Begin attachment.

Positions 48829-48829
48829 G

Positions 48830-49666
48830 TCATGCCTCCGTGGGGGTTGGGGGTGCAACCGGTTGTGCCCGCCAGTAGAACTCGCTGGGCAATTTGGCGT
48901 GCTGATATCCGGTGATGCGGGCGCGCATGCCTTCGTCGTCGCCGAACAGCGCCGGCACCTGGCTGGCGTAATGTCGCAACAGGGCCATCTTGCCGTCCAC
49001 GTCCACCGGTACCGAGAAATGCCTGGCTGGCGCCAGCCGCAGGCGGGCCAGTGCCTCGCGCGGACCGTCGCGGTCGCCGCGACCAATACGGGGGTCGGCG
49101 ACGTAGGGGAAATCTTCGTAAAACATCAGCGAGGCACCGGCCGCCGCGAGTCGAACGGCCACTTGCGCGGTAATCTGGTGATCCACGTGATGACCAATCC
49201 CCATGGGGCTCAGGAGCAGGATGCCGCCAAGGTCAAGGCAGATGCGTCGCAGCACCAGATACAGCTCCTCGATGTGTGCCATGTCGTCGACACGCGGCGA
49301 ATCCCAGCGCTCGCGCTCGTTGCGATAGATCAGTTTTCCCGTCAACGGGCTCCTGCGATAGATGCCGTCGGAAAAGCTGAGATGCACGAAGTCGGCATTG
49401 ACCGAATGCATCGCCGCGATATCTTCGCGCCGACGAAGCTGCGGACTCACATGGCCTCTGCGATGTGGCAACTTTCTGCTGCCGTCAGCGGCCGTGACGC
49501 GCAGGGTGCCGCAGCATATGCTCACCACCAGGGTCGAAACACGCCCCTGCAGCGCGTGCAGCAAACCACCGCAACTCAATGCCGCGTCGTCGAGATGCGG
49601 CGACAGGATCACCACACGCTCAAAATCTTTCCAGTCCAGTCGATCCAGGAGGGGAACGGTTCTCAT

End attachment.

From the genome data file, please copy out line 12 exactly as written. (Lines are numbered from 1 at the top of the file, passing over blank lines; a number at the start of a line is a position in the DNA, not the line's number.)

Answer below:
49601 CGACAGGATCACCACACGCTCAAAATCTTTCCAGTCCAGTCGATCCAGGAGGGGAACGGTTCTCAT